Half an inch thick. Joseph said "The volume was something near six inches in thickness, a part of which was sealed." This discrepancy could be attributed to Joseph Sr. referring to the plates he handled (the plates of Nephi) vs the abridged plates, or it could be a mistake in the paraphrased published account; i.e., Joseph Sr. might have said "half a foot think" but the interviewer recorded "half an inch thick" instead.

Under the first plate, or lid, he found a pair of spectacles. Joseph wrote, "With the records was found a curious instrument which the ancients called “Urim and Thummim, which consisted of two transparent stones set in the rim of a bow fastened to a breastplate."

Joseph's description is vague; "with the records" could mean "next to" the records, "on top" of them, or "inside" the records, as Joseph Sr. said. Joseph Sr.'s description makes sense. It doesn't seem reasonable for Moroni to just put the spectacles loose somewhere in the stone box, or even resting on top of the plates. A compartment with a lid as part of the set of plates does make sense. I built one when I constructed my set of plates, and it can move around the rings if the holes are the right size.

If the abridged plates included a compartment for the U&T, the entire set would weigh much less than a solid block of gold. This also explains why David Whitmer, as one of the Three Witnesses, said part of the plates looked "solid as wood." He was looking at the compartment.

This is also consistent with the concept of two sets of plates. Joseph Sr. said he weighed (or hefted) the plates, and he was one of the Eight Witnesses who handled the plates, but none of those witnesses said anything about seeing the Urim and Thummim or any compartment. That leads me to conclude that when he described these elements, Joseph Sr. was relating what Joseph Jr. told him, not what he actually saw himself. 

Here's the scenario that makes sense to me. Mormon and Moroni abridged the plates while living "not far from" the Smith farm near Palmyra. Moroni constructed the stone box for the abridged plates, breastplate, and U&T in a part of the hill separate from the repository (for reasons I've discussed elsewhere).

Joseph Jr. brought the abridged plates home in September 1827. He told his family what they looked like, including the U&T in the compartment. Lucy Mack felt the breastplate and U&T through a cloth.

Joseph then he took the artifacts to Harmony. When he finished translating the abridged plates, he gave them to the messenger (one of the Three Nephites) who returned them to the repository in Cumorah and picked up the small plates of Nephi for Joseph to translate in Fayette. (These were to replace the Book of Lehi lost with the 116 pages and were the "other records" that Oliver was promised he could help translate in D&C 9:2). 

By the time Joseph showed plates to the Eight Witnesses in Palmyra in June 1829, they were the plates of Nephi, not the abridged plates. That's why they weighed only 30 pounds and did not have either a sealed portion or a compartment for the U&T.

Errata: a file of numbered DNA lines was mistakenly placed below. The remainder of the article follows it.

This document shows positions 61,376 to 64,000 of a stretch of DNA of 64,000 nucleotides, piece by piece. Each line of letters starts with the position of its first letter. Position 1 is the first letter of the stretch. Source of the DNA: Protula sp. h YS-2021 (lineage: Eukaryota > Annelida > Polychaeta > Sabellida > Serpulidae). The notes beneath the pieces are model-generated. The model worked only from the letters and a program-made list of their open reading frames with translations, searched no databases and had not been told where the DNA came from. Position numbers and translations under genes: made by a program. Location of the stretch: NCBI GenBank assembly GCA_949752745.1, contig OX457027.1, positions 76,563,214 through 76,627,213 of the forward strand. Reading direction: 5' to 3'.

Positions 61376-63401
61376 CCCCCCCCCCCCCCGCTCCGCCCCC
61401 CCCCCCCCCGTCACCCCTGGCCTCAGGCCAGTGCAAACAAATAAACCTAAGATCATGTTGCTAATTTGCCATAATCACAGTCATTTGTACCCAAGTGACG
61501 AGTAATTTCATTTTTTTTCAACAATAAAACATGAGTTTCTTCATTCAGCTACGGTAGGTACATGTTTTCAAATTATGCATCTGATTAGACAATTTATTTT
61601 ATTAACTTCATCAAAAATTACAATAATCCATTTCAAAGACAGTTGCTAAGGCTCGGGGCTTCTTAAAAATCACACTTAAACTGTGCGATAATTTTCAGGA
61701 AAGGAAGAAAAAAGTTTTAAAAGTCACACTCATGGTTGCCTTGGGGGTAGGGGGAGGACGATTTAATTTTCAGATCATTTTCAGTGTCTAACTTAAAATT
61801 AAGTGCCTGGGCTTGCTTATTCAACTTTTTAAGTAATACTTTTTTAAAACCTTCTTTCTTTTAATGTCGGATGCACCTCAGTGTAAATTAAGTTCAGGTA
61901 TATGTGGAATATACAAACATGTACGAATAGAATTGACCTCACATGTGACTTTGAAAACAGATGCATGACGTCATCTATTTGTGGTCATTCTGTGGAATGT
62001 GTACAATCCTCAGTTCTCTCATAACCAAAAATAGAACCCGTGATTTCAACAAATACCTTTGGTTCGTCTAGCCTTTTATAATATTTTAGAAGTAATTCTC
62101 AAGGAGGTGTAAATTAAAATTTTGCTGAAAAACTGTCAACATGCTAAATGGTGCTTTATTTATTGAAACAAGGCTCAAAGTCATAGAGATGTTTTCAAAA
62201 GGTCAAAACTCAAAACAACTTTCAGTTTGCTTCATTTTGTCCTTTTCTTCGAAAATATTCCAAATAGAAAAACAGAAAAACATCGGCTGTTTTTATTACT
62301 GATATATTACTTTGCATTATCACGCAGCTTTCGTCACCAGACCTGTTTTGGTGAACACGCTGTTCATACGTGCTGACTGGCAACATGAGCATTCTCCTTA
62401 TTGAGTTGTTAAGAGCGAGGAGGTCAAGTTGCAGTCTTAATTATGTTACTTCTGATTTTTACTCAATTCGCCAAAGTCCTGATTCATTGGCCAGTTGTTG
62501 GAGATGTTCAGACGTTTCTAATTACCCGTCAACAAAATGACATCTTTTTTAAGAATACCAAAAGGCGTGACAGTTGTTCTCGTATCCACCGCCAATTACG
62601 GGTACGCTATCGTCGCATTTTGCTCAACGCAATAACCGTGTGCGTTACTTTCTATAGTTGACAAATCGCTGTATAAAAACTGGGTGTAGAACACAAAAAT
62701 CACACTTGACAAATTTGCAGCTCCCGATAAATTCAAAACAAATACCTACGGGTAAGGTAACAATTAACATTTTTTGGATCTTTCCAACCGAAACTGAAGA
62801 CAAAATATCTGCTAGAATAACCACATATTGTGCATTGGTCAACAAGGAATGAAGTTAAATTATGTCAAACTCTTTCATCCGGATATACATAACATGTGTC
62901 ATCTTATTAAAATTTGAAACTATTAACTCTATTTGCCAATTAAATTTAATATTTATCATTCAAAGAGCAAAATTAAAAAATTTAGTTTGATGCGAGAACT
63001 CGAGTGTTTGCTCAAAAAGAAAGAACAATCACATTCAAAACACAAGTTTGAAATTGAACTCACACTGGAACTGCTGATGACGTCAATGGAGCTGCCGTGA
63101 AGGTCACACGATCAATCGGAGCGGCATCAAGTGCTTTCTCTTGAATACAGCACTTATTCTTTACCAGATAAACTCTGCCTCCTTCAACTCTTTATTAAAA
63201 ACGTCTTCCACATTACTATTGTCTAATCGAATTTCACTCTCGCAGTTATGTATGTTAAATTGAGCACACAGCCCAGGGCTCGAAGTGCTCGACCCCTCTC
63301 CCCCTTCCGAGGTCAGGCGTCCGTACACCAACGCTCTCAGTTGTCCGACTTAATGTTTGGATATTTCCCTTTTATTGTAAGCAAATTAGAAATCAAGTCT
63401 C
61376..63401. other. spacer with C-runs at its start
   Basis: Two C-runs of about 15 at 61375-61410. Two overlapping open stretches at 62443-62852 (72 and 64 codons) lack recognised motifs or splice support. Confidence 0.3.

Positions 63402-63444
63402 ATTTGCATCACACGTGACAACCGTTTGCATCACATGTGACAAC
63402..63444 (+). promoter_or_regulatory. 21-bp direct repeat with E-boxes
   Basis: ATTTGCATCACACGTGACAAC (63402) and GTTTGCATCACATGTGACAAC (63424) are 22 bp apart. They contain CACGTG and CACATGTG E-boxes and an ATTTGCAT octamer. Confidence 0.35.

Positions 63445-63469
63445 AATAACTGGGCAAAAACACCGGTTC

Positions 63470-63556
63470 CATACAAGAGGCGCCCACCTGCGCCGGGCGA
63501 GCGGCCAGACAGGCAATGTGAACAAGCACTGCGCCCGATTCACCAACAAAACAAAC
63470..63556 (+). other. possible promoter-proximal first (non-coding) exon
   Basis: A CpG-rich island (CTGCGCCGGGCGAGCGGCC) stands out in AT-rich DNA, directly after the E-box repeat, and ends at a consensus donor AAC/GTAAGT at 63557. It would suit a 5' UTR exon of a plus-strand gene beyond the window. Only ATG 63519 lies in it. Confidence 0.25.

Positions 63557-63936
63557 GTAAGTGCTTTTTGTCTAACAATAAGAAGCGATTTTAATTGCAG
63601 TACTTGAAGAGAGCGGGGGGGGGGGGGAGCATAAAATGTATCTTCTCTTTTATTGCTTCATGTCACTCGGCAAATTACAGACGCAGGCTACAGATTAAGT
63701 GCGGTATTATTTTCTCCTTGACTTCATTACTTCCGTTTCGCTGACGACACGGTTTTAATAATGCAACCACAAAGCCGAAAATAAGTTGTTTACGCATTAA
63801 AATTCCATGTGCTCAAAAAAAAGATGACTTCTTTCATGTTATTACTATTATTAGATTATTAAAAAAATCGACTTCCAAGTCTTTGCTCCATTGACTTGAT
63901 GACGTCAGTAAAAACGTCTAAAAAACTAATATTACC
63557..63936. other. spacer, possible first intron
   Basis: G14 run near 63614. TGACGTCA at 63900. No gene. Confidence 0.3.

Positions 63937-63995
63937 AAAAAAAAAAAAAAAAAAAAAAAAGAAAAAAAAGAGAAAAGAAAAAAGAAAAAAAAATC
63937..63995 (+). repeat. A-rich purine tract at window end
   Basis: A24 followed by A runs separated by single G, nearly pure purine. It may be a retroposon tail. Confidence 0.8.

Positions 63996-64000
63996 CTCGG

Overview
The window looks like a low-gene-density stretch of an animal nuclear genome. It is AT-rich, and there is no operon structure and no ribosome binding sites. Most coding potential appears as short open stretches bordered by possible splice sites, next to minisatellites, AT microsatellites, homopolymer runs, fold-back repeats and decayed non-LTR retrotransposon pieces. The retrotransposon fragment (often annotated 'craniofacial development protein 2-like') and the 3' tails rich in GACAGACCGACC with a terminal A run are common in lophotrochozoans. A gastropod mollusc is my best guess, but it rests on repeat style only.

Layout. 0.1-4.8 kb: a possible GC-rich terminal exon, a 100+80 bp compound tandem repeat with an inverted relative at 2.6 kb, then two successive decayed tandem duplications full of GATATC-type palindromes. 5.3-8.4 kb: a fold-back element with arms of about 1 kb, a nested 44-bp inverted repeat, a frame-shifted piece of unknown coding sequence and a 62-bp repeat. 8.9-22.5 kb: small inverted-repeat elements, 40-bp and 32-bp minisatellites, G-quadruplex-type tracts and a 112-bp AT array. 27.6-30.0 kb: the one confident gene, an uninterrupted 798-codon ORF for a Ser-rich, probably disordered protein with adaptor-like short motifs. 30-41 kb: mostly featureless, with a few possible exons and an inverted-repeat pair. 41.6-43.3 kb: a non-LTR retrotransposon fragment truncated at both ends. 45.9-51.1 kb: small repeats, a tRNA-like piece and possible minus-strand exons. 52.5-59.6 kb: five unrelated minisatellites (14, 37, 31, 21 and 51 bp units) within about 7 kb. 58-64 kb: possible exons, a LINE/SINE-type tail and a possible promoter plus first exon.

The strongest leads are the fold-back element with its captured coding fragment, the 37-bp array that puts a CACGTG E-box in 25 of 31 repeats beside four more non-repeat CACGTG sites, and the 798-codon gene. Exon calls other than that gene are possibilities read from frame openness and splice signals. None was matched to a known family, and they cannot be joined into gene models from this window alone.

None of this makes sense if you believe M2C, of course. If you believe M2C, by definition you reject what David Whitmer, Oliver Cowdery, Joseph Smith, Lucy Mack Smith and others said about these events. 

And that's fine. People believe whatever they want to believe. But I agree with John Dehlin and his guest that the M2C scenario is implausible.



This podcast was mostly an interview with RFM (Radio Free Mormon) about the amended complaint in the Gaddy lawsuit. I blogged about the original suit in 2019, expecting it to fail on a motion to dismiss, which it did. 

The amended complaint adds a new theory that would probably be no more successful, except for a few developments since the original one was filed. 

The "stone-in-the-hat" narrative (SITH) is now quasi-official. The Ensign quoted David Whitmer on the subject a year ago, which I blogged about here:

and here:

The Saints book establishes SITH, as well. SITH was an emphasis at BYU Education week in 2019, about the time when I first posted on the lawsuit. 

It seems to me that the plaintiff can rely on the revisionist LDS historians who have repudiated what Joseph and Oliver taught about the translation and the New York Cumorah. Through the academic cycle, these scholars have persuaded younger generations that Joseph didn't really translate anything, but merely read words that appeared on the stone-in-the-hat.

The alternative interpretation, as I've explained in detail elsewhere, is that Joseph used SITH as a demonstration but actually translated the ancient plates with the Urim and Thummim.

My prior posts about this lawsuit:


Truth Claims

Here we discuss each of the truth claims posted on Click on the active links to see the discussion. Because the Book of Mormon is the keystone of our religion, we have started there and will address the other topics as time permits.


From MormonStories (my comments in red):

Mormonism is a religion largely based upon faith inspiring stories. In 2013, the LDS Church began releasing a series of Gospel Topics Essays, to explore frequently questioned aspects of its doctrine and history. Following upon prior works, the Church recently published Saints: The Standard of Truth as the first in a four-volume history. While many have lauded the Church’s efforts to enhance openness and transparency, others feel that the Church’s narrative remains incomplete or excessively apologetic.

Some of us think Saints was written to promote an intellectual agenda that repudiates basic teachings of the prophets, including the New York Cumorah and the translation with the Urim and Thummim (the Nephite translators that Moroni provided with the plates). 

Mormon Stories Podcast is excited to announce a new project entitled “Examining Mormon Truth Claims.”  Over the next 12-24 months, we will explore various LDS topics in both written and podcast form. The primary audience will be Mormons who are investigating their church’s truth claims. The intent will be to author the essays that should have been released by the LDS Church; essays that tell a story, are accurate and robust, and yet succinct in length.

This objective has not been met because the essays on MormonStories focus primarily on the teachings of the intellectuals, not the original teachings of the prophets, as we show in each section.

The Book of Mormon

The Book of Abraham

Joseph Smith Translation (JST)

Faith crisis resources

 Here we review the faith crisis resources from

Understanding Mormonism

 On this page, we discuss the section on MormonStories titled "Understanding Mormonism."

The THRIVE project

 Here we discuss the THRIVE project provided through MormonStories.

Overview provides a podcast , an analysis of LDS truth claims , the Thrive Project , Faith Crises resources , and a section on Unde...